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French operation in Mali: a commitment of tough continuity

(BRUSSELS2, comment) There is a change in tone and political rhythm. Operations are announced without too much fanfare, with less fanfare and more quietly. Probably in a more concerted manner. But the continuity of French power in military matters and external intervention is striking.

François Hollande's France intervenes in the Central African Republic first of all to secure the nationals but also to mark a presence alongside – or rather alongside the official power. Like Nicolas Sarkozy's France intervened in 2008 alongside the Chadian power. F. Hollande's France intervenes today in Mali in a conflict, "solo" - in an certainly marked international framework - a bit like Nicolas Sarkozy's France intervened in Ivory Coast (but there was a UN force present). And the consensus exists at the national level. The parliamentary right approves this intervention.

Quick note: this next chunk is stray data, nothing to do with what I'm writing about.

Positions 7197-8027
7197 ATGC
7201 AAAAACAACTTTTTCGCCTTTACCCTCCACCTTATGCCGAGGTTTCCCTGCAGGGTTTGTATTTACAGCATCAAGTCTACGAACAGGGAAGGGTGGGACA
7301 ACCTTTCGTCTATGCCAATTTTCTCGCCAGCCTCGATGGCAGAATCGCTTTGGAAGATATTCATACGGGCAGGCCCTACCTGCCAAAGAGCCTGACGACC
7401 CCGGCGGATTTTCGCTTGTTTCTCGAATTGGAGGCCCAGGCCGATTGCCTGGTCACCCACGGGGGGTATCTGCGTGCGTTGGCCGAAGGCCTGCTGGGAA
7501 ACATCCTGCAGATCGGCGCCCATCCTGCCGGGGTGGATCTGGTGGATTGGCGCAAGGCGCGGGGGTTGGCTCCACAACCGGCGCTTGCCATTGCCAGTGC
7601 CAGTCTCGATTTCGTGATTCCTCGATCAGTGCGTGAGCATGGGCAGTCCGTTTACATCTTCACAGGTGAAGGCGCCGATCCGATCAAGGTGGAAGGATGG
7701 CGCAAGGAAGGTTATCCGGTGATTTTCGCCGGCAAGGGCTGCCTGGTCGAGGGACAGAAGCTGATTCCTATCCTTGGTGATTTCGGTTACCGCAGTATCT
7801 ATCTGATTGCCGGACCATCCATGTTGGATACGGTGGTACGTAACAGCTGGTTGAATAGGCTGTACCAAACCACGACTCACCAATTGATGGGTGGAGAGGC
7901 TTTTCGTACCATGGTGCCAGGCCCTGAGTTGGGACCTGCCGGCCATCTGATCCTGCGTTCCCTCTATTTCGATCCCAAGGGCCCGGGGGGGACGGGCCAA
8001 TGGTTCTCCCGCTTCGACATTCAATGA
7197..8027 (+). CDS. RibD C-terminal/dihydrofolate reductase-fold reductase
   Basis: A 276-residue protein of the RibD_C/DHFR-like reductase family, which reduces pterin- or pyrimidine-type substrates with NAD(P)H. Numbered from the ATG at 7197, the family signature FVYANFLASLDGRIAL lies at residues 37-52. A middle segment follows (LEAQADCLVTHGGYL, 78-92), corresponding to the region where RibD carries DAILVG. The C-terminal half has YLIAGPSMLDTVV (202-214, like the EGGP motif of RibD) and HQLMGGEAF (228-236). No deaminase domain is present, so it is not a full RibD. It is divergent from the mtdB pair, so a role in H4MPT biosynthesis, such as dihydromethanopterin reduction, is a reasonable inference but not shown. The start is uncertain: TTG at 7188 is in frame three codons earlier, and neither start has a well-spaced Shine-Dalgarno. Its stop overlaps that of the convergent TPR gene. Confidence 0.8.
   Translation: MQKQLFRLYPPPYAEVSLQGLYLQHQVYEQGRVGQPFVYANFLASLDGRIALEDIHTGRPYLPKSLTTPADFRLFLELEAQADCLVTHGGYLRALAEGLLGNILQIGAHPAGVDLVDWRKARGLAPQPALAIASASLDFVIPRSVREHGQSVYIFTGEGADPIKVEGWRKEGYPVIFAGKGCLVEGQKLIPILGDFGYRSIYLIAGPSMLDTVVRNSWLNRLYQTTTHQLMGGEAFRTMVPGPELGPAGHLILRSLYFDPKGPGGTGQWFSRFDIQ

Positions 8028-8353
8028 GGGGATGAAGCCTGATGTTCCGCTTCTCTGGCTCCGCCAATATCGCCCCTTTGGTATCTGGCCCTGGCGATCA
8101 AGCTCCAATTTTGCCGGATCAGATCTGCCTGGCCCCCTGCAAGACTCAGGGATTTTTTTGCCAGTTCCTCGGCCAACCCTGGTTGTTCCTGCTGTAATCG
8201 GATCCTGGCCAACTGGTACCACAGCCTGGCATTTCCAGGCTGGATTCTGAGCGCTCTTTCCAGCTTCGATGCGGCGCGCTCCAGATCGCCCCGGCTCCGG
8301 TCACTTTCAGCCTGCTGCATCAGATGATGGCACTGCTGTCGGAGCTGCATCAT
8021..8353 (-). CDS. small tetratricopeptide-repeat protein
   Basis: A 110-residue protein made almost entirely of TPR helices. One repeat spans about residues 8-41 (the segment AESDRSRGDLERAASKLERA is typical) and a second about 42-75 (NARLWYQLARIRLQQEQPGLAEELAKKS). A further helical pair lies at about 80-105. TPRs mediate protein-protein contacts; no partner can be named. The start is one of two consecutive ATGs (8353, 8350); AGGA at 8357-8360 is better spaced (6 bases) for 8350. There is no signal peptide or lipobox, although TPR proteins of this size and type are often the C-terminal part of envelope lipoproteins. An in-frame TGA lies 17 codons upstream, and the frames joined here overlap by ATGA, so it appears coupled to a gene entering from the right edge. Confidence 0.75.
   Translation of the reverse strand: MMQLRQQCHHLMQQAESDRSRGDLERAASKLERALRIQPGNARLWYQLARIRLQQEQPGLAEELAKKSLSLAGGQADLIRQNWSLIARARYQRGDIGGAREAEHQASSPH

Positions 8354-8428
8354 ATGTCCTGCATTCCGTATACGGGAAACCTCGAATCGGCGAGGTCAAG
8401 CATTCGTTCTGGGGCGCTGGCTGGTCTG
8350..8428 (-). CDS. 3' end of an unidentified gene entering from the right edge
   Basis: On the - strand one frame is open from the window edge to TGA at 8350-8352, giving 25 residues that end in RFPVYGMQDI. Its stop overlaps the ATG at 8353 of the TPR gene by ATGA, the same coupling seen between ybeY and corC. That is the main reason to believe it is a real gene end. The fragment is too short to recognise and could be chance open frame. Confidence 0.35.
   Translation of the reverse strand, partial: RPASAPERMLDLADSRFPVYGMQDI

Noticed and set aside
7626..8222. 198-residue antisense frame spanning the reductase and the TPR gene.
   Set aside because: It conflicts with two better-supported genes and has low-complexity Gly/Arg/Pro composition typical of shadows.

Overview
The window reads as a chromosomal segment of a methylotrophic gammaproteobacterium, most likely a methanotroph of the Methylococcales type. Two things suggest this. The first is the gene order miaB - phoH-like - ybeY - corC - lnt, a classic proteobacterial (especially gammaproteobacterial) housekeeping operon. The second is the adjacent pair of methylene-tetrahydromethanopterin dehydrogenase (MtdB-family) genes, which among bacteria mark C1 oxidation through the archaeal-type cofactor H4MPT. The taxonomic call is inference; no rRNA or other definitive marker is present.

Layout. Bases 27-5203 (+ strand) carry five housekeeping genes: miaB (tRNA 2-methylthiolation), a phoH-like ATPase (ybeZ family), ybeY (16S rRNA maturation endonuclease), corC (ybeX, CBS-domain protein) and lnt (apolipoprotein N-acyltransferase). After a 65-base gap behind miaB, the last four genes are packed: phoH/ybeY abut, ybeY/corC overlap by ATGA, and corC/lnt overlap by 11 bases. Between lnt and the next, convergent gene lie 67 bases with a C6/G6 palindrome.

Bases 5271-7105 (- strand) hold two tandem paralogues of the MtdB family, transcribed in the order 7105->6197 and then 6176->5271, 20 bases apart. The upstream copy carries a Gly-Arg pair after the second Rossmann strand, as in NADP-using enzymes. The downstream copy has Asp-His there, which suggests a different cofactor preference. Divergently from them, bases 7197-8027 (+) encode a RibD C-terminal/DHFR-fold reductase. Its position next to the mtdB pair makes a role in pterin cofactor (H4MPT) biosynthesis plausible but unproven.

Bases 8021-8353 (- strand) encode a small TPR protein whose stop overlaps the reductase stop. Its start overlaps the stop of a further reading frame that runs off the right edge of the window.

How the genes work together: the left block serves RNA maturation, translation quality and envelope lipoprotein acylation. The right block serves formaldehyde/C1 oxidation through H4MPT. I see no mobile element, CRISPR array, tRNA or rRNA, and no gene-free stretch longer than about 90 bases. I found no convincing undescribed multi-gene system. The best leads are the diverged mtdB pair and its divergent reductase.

This “Serval” operation presents a real military risk. Because the rebels are putting up real resistance (a French soldier has already paid with his life) and because the conflict can last. But it is also a real political bet. It is a question of exerting influence on the international and African scene to force the various partners – European Union on the one hand, ECOWAS on the other – to accelerate the decision to intervene. A bet which, if it is won, could notably install the government of F. Hollande which, until now, lacked a certain international stature, in the game of the great powers. …

Nicolas Gros Verheyde

Chief editor of the B2 site. Graduated in European law from the University of Paris I Pantheon Sorbonne and listener to the 65th session of the IHEDN (Institut des Hautes Etudes de la Défense Nationale. Journalist since 1989, founded B2 - Bruxelles2 in 2008. EU/NATO correspondent in Brussels for Sud-Ouest (previously West-France and France-Soir).

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